Editor’s note: Last month, former Penn State football players Franco Harris, Rudy Glocker and Christian Marrone sent out a letter to fellow alumni criticizing the Freeh report. The final version of that letter, which was signed by 180 former players, is published below.
A rush to judgment
As former Penn State football players, we share the nation’s outrage caused by Jerry Sandusky’s heinous crimes. Mr. Sandusky deceived us all, and nothing will ever bring complete healing to the victims or their families, nor undo the damage of his actions. Our thoughts and prayers go out to them.
The snap judgments reached by the Freeh report about what Coach Joe Paterno knew and what he did deserve further analysis. In short, we believe this report has irresponsibly impugned Paterno’s reputation without sufficient evidence. We all deserve the full truth before judging anyone.
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Like Jerry Sandusky, Tim Curley and Gary Schultz will have their day in court. Joe Paterno can not, and for this reason, as his former players, we are speaking out.
The foundation of any objective case is detailed, thorough and complete fact-finding which includes exhaustive interviewing of witnesses. While the Freeh investigation boasted that it conducted over 430 interviews, none of those were with some of the most critical witnesses including:
• Joe Paterno, head football coach
• Tim Curley, athletic director
• Mike McQueary, assistant football coach
• Gary Schultz, who had oversight of the Penn State Police Department
• Jerry Sandusky, assistant football coach
•Wendell Courtney, Penn State legal counsel at the time
•Thomas Harmon, Penn State director of public safety in 1998
•Karen Arnold, Centre County District Attorney’s Office
Obviously, Mr. Freeh could not have interviewed Mr. Paterno, who passed away.
But how can any thorough and objective investigation exclude interviews with nearly all of the other central players, especially considering the extraordinary consequences?
And for those who were interviewed, the Freeh report often fails to identify them or their comments by name, leaving readers unable to know who said what and when. It also makes it impossible to distinguish between the report’s conclusions and what witnesses actually stated.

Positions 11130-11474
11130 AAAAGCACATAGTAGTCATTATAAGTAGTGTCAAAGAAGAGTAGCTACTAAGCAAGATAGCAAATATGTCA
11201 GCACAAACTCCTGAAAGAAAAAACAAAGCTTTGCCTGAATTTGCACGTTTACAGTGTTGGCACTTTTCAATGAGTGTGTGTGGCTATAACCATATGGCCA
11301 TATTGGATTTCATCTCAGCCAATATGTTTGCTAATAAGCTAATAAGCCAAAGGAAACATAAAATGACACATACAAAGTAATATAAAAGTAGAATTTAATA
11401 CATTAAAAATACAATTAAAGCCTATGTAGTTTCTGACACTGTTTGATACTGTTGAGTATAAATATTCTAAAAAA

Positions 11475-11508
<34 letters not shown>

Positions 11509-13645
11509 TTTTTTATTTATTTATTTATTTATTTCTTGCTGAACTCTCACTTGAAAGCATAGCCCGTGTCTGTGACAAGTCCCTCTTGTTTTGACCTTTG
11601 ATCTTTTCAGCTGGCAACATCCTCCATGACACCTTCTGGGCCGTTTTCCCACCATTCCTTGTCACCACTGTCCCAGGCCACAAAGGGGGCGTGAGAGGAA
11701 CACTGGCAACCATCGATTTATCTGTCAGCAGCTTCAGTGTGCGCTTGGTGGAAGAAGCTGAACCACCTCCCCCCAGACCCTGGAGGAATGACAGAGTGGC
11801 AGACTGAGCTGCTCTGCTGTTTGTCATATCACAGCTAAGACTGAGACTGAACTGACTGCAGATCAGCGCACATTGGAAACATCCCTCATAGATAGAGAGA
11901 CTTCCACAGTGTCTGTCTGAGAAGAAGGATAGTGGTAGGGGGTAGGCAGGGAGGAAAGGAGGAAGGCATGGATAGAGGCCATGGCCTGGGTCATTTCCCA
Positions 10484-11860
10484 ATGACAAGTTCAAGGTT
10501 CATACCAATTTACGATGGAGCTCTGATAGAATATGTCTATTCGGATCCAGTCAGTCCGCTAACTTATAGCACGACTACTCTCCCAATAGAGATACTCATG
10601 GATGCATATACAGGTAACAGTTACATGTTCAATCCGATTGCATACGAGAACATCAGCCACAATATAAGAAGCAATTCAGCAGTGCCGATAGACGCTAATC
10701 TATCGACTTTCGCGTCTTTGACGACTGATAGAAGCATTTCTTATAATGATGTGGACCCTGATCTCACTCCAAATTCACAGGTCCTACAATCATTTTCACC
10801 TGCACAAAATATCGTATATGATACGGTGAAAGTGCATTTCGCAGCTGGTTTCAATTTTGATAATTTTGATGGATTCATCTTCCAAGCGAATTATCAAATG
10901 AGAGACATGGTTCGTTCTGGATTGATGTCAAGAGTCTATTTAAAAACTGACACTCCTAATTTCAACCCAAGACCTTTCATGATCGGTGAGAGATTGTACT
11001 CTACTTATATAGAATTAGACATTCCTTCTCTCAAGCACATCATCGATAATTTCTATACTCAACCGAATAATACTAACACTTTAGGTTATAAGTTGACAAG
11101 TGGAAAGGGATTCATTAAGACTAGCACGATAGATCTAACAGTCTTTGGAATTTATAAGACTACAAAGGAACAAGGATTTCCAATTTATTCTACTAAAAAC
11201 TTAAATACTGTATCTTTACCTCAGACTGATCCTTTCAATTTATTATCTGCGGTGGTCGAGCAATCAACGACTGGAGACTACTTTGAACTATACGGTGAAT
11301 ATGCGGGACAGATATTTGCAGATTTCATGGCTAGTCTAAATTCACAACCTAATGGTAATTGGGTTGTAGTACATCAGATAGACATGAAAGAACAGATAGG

As a result, Freeh makes, what he deems, “reasonable conclusions” about Paterno’s alleged “cover-up” based entirely on three emails: two from 1998 and one from 2001. The emails, however, do not support that conclusion.
The first email, dated May 5, 1998, involves the status of an ongoing police investigation into allegations that Sandusky had showered with a boy. The email from Tim Curley to university president Graham Spanier with the subject line “Joe Paterno” states, “I have touched base with the coach. Keep us posted. Thanks.” Mr. Freeh concludes two things from this email: “Touching base” referred to a discussion with Paterno about the Sandusky investigation and Paterno was fully and completely informed of the details of the investigation by Curley in this discussion.
But how does Mr. Freeh know for sure? Freeh’s investigators did not interview Curley, and Penn State President Graham Spanier (who was interviewed), didn’t remember the email at all.
In the second email, dated May 13, 1998, Curley sent an email to Gary Schultz, overseer of the university police department, titled, “Jerry” asking, “Anything new in this department? Coach is anxious to know where it stands.” Mr. Freeh seems to conclude that this email is proof of some sort of cover-up, but the clear reading of the email indicates if in fact “Coach” was Paterno, which it is not clear, he merely was seeking information about the investigation or another topic of discussion — perhaps Sandusky’s retirement negotiations — within the appropriate chain of command. In fact, the Freeh report confirms that “no one from the University interfered with the Sandusky investigation.” How is that a cover-up?